+------+------+------+------+

Because of C pointer arithmetic, arrays must be contiguous. If you have a
pointer to mytype and point it to y[0], incrementing that pointer must
yield a pointer to y[1].

Now if you remember, each of these y is an array itself. Let's draw another
picture:

+--------------+--------------+--------------+--------------+
| y[0] | y[1] | y[2] | y[3] |
+----+----+----+----+----+----+----+----+----+----+----+----+
|x[0]|x[1]|x[2]|x[0]|x[1]|x[2]|x[0]|x[1]|x[2]|x[0]|x[1]|x[2]|
+----+----+----+----+----+----+----+----+----+----+----+----+

As you can see, inside each y there are 3 x, because each y is an array of
3 x.

Now because there is no checking for array bounds in C, it is very easy to
skip the fence and peek into the neighbour's garden by using wrong a index.
For example, y[1]x[1] (just an illustration, NOT a valid C syntax!) could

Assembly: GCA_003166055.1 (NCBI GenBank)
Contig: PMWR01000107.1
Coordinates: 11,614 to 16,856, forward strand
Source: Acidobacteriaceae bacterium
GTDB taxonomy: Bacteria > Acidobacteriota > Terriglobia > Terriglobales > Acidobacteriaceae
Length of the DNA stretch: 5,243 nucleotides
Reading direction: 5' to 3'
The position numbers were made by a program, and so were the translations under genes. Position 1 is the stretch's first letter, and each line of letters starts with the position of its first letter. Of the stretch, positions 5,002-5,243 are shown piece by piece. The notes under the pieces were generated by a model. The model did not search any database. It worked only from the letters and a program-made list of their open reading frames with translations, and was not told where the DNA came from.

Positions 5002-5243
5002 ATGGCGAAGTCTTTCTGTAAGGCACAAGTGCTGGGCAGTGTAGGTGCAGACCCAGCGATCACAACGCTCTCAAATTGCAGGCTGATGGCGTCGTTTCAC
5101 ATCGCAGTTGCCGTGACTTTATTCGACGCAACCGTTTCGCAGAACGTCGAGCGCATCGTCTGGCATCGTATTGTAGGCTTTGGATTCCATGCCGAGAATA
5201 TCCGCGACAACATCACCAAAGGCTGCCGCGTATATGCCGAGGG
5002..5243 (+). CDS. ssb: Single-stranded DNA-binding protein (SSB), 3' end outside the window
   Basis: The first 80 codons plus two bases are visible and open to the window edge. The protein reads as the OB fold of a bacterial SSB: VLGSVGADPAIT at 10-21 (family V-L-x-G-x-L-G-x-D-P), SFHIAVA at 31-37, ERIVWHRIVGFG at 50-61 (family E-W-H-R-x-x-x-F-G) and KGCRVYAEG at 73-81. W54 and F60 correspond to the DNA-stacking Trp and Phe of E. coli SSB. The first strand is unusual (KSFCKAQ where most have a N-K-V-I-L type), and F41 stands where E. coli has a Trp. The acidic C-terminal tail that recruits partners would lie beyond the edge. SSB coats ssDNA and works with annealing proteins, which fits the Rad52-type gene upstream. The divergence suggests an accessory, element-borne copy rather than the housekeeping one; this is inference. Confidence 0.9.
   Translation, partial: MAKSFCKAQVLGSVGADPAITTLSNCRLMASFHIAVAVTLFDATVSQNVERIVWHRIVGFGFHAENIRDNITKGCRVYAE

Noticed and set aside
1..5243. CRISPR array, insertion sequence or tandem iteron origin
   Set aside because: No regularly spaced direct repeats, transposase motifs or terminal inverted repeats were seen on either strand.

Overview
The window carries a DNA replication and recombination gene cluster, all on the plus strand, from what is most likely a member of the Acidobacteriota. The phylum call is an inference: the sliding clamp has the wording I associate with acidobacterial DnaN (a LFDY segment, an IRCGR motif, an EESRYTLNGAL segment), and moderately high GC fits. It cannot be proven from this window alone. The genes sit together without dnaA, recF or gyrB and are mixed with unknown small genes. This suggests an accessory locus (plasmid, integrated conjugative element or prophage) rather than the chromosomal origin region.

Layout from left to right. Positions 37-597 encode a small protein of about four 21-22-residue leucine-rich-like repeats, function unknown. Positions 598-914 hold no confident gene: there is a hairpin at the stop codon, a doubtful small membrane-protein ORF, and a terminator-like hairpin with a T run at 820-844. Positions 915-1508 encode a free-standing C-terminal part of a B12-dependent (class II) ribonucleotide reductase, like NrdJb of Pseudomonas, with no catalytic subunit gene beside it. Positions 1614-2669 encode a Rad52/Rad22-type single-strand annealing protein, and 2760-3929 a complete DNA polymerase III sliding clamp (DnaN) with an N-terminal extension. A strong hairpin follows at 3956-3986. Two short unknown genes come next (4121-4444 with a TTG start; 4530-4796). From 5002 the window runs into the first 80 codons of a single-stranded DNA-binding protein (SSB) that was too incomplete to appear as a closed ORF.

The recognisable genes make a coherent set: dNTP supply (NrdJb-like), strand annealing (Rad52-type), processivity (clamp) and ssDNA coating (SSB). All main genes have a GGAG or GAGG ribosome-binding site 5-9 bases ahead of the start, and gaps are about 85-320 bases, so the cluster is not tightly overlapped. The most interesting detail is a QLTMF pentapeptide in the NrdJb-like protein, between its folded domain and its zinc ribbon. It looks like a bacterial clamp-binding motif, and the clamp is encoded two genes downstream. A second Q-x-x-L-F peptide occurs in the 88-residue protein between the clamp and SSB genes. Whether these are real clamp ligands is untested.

be accessed as y[0]x[4] (mind you, the valid C syntax would be xy[1][1] and
xy[0][4] respectively, given my first declaration).

This is not as unsafe as it may seem, if you know what you are doing, but
it does lead to a very n#unreadable code.

It appears that your Fortran code uses a similar technique, so I guess it
must work in Fortran too. However, I heard that the indexes (indices?) are
reversed in Fortran, i.e. the first one is the one changing the fastest,
not the ast one as in C.

If I were to rewrite a piece of code from one language into another, I
would first try to understand what the code does and how it does it. It